After leaving your lawnmower unused for a while, starting it can be a chore. You can also encounter issues with starting your lawnmower if it is old, not well maintained, engine blockage, cold weather, or other reasons- this is where the starter fluid comes in.
The starter spray is to be applied directly to the carburetor chambers in a light dose. You can also spray it on the intake port or the spark plug port. Starter fluid is a solution for kick-starting the lawn mower’s engine and adequately diagnosing what the problem is when it does not work as it should. This article will show you how to apply starter fluid to your lawnmower, step by step.
What Is Starter Fluid?
Starter fluid is a chemical consisting of diethyl ether, volatile hydrocarbons such as heptane, and carbon dioxide (to propel the fluid) in an aerosol spray can. It is used to start an engine and run diagnostics when it has difficulty starting.
Tools Required to Apply Starter Fluid
Before starting, you need to have some tools you will work with. It is best to prep them and have them nearby beforehand. Here are the tools you should have:
- Wrench set
- Piece of cloth
- Collector pan
- Starter fluid (of course)
Step By Step Application of Starter Fluid
Using starter spray on your lawnmower is very simple. Follow the steps outlined and explained below for proper application, and you should have your engine starting just fine afterward.
1 – Find the air filter housing
The air filter is located near the engine, usually on the top or front of the engine. Just lift the mower’s hood if it is a riding one, or raise the cover if it is a pushing mower. For a pushing mower, you will need to unscrew the bolts and release the clasps of the body to get inside. Under the hood, you will see the black box that houses the air filter and intake.
2 – Remove and clean the air filter
The black box that houses the air filter is usually made of plastic, so you need to take it off carefully. Some of them need to be unfastened- you can use a socket wrench. Air filters are usually made of paper, foam, or a hybrid of the two materials (paper and foam). Filters can be pretty fragile, so remove them with care to avoid squeezing them. They are usually simple to remove, but some require you to use a torque wrench to undo the bolt.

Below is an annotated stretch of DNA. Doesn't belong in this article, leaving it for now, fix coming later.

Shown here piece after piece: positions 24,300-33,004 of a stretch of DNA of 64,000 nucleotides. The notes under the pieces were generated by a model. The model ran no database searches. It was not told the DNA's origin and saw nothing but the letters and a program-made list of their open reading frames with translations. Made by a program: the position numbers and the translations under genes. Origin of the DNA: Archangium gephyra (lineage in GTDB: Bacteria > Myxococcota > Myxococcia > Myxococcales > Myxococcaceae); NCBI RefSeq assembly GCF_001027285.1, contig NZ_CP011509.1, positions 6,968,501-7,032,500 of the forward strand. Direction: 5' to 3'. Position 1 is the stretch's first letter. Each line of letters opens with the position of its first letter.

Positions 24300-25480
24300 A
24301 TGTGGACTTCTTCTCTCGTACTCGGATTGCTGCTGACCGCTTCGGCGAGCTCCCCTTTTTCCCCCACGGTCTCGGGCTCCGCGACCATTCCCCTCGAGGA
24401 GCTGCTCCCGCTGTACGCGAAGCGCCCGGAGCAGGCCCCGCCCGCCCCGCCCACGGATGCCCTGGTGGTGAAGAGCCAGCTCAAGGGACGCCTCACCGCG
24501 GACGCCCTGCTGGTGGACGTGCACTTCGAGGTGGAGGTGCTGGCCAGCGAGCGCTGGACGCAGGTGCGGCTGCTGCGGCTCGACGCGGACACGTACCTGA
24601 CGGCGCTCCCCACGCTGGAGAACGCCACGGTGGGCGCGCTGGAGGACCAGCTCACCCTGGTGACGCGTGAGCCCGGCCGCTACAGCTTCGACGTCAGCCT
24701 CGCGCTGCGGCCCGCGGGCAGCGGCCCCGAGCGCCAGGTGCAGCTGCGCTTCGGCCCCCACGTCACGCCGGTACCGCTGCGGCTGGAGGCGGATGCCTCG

3 – Cleaning the air filter
Foam filters are easier to clean and can be reused up to four times after washing. Paper filters, however, are more challenging to clean. It is best to replace them when they get very dirty. To clean a foam filter, use detergent or dish soap to wash it and let it dry. After drying, massage a little oil into the foam filter. This will help it trap debris easily.
4 – Locate and clean the carburetor
You would typically find the carburetor behind the air filter along the fuel line. It is held in place with bolts to the side or top of the engine. It is recommended that you clean the carburetor for a more easy start. To do this, spray carburetor spray on the grooves and ports, then wipe clean with the cloth.
5 – Spray the starter fluid on the carburetor chamber
Locate the opening that leads into the breather tube- this is where air enters the carburetor. Aim at this opening about 20 centimeters away and spray a light dose of the starter fluid into it.
6 – Set the engine speed and choke
Set the engine speed to the midpoint if it can be adjusted, and lift the choke to full choke.
7 – Start the engine and observe
Pull the starter string, or turn on the ignition. The engine should start within three seconds; if not, you need to diagnose what the issue could be. Usually, it is either the carburetor has a problem, or the fuel is bad. The sign of a bad carburetor is when the engine stops within three seconds. In this case, the carburetor needs to be replaced or repaired.
Bad fuel is indicated by cessation or stalling between 3 and 30 seconds. The fuel tank and carburetor need to be emptied, replacing the fuel with good fresh fuel. Bad fuel can result from dirt or water getting into the fuel or bad chemical composition from the refinery.
Safety Measures to Observe When Using Starter Fluid
Starter fluid is highly flammable and working with it requires carefulness. Here are some cautionary measures you should take:
- Use protective gear like safety goggles and hand gloves. If the content gets into your eyes, immediately run some water over your eyes and see the doctor.
- Avoid using starter fluid while the engine is hot or on.
- Work in an airy space. It is dangerous to breathe in the contents of starter fluid, so you need to work in a well-ventilated area.
- Keep a fire extinguisher nearby because it is a highly flammable chemical.
How much starter spray is too much?
Do not use an excessive amount as that can damage your lawn mower’s engine. One or two bursts are enough to start your engine. Some manufacturer manuals give directions on the right volume of starter fluid to use.
When is it wrong to use starter fluid?
Do not use starter fluid for diesel engines and 2-cycle gasoline engines. Avoid using starter fluid too often, as it can damage the internal parts of the cylinder and make the piston wear out.